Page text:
Oh No's "Move" is much more colorful and upbeat, as No and his cohorts J. Dilla and Roc C have an outdoor party where a panther roams around looking for a cheeseburger or turkey leg all his own. Yeah I'd "move" if a cat came at me like that too! Big up to director Lex Sidon. On the early chapters of this DVD though my favorite video may be Quasimoto's "Rappcats Pt.3," a video where we never even see the protagonist spitting the rap other than in brief cartoon blinks. The joint can be best described this way by the liner notes: "Compiled by Peanut Butter Wolf, edited by Andrew Gura." What they compiled and edited together was a selection of old school hip-hop video footage matching the very people Quasimoto is referencing. It's as though they decided to apply the principles of hypertext to video and hyperlink the song right before our eyes:

"Yeah, I remember Ultramagnetic and Stetsasonic
Afrika Bambaataa and the Soulsonic
MC Shy-D and Public Enemy
Boogie Down, MC Shan, MC Ren
The Disco Three, Mr. Magic with the Rap Attack
All day, KDAY Mixmaster..."

And so on, and so on, as Quas' a.k.a. Madlib lets the beat go on and flows on about the shit he used to love back in the day. There's no shortaage of different and interesting artistic interpretations of the songs on "In Living the True Gods" though, videos as diverse and creative as the musicians represented within. MED a.k.a. Medaphoar's "Push" wanders from non-descript alleyways to late night clubs, following a female protagonist trying to stay fly in a superficial world. The aforementioned "Accordian" has the real life DOOM spitting into a mic from behind his metal face mask, taking it back to basics in dimly lit halls where his raps can bounce off the walls. Director Kristal Ramin finds Aloe Blacc "Busking" for real, a truly literal interpretation of a song and theme on the whole DVD as Blacc sings about waiting for the bus to arrive. Literal interpretation is definitely not a bad thing on Lootpack's "Crate Diggin'," something which any of us who have DJ'd even once can relate to. The only hint of overly pretentious unmitigated bullshit from my vantage point is the Stones Throw Singers' "Rain of Earth," which is like an OutKast "ATLiens" comic book gone horribly awry at a carnival. It's hard to decide what's more irritating - the song, the video, or the milquetoast looking crooner wandering through it.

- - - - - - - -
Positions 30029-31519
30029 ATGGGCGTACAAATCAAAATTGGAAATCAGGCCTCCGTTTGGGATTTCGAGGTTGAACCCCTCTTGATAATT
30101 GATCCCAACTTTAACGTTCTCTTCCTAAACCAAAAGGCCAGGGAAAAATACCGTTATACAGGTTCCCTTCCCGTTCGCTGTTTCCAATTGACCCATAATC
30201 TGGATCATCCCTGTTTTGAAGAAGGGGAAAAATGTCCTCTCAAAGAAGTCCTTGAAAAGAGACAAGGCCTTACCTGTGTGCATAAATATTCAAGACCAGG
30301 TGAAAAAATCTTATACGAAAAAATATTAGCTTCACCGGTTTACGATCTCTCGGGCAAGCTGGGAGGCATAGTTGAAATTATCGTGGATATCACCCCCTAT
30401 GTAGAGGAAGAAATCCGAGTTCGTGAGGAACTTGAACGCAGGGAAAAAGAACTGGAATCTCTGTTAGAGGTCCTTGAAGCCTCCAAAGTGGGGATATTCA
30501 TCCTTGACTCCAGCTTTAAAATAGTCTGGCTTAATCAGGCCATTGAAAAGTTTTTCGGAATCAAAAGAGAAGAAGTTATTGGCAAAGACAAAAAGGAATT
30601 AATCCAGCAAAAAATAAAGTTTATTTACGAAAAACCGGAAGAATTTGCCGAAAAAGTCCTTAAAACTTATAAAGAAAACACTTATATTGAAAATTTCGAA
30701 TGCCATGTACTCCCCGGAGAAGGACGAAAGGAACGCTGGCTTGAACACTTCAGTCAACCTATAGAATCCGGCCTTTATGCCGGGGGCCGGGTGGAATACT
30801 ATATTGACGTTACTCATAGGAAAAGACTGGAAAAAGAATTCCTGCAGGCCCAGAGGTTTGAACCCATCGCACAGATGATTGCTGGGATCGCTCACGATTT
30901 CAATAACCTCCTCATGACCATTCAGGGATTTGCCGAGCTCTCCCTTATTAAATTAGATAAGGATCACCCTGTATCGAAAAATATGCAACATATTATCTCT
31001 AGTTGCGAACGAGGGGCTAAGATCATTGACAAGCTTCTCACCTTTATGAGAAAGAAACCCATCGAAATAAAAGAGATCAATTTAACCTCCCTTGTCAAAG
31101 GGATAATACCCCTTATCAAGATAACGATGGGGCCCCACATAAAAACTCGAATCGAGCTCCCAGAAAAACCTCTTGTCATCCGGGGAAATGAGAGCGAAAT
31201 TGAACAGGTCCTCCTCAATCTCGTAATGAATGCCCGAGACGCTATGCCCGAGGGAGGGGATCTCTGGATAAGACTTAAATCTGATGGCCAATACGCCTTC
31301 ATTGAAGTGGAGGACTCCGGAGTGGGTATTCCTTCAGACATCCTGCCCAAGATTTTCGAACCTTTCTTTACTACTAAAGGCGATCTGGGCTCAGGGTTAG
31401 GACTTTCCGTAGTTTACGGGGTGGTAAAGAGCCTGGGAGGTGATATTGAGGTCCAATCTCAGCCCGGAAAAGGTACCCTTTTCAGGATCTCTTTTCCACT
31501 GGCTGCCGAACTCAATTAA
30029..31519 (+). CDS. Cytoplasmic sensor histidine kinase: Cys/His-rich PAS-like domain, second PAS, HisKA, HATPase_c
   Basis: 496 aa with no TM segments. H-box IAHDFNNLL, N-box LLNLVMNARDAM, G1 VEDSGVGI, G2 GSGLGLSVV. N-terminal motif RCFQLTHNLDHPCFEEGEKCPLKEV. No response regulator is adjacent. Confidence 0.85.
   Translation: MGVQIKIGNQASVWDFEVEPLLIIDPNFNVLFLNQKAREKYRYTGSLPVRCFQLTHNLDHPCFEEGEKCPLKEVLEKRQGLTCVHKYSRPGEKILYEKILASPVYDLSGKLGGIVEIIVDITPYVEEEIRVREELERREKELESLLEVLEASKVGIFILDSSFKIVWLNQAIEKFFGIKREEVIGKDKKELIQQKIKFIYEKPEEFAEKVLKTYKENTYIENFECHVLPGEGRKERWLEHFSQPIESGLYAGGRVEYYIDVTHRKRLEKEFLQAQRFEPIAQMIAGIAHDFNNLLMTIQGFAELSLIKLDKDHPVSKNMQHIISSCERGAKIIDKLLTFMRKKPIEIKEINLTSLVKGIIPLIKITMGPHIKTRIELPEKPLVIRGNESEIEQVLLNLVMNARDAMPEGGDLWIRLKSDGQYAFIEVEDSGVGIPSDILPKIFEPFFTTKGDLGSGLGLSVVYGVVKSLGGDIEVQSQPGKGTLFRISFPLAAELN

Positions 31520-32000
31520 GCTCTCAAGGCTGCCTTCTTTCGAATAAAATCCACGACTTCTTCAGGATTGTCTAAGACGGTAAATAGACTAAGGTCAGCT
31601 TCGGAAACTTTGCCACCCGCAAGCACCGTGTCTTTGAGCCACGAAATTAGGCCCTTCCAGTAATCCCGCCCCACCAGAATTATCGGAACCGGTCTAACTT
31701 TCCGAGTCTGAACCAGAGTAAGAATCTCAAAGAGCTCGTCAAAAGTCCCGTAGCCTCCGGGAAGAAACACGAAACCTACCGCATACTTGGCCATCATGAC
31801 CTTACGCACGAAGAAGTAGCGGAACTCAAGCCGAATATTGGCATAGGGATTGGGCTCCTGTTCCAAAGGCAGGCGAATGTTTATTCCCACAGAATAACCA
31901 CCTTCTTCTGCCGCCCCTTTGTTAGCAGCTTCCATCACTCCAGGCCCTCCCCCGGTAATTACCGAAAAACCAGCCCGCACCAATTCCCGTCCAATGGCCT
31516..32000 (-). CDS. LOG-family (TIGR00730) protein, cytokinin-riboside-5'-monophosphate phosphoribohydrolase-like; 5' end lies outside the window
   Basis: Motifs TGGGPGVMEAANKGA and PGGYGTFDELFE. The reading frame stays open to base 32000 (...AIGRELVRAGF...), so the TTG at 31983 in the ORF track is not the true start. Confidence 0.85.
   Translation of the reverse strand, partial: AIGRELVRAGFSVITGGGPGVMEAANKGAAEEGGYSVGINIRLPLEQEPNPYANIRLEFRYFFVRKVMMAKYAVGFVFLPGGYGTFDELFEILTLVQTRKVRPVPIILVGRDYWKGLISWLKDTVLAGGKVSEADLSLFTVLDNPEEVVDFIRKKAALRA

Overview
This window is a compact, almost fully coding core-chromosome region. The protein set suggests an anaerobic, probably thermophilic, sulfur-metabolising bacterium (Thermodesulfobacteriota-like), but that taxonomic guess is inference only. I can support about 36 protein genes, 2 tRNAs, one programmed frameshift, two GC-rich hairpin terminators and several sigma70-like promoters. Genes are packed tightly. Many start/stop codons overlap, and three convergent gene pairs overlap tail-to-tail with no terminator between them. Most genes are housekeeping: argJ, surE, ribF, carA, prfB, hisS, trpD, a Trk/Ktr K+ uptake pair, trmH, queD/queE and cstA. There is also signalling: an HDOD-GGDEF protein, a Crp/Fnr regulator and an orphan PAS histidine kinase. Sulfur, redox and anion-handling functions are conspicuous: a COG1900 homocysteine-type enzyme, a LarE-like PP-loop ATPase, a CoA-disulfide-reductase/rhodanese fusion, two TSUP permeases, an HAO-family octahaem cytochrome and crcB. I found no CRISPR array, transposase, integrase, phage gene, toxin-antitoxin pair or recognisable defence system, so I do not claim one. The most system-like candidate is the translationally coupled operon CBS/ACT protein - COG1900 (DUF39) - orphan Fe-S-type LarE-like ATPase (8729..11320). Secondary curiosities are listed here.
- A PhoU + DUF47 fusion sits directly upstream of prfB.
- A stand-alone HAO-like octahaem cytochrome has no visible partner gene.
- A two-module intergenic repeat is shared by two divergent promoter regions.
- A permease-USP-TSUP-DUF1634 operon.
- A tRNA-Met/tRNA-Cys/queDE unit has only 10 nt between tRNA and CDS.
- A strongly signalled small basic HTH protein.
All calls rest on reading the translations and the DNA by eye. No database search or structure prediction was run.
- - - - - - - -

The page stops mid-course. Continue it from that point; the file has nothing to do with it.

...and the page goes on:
Now it needs to be said for the record that this DVD is not for everybody, much like Stones Throw is not a label for people who want rap music in easily digestible homogeneous bites. "In Living the True Gods" is a trip across the label's entire spectrum of music, some of which is not easily identifiable as hip-hop at all, and the videos reflect their unique sensibility to a tee. Still it's hard not to recognize the rap genre I review as dominant from the beginning all the way through the bonus features, which include a J Dilla interview from 2003 and a look behind the scenes at the making of Oh No's "Move" among other fine extras. "In Living the True Gods" is the kind of creative soup on one disc not seen since the days of Liquid Television on MTV - back when MTV remembered that keeping it real didn't mean airing thirty "reality" TV shows a day. If you're feeling quixotic buy this DVD and get your lean on.

Content: 8 of 10 Layout: 8 of 10 TOTAL Vibes: 8 of 10

Originally posted: April 22, 2008
source: www.RapReviews.com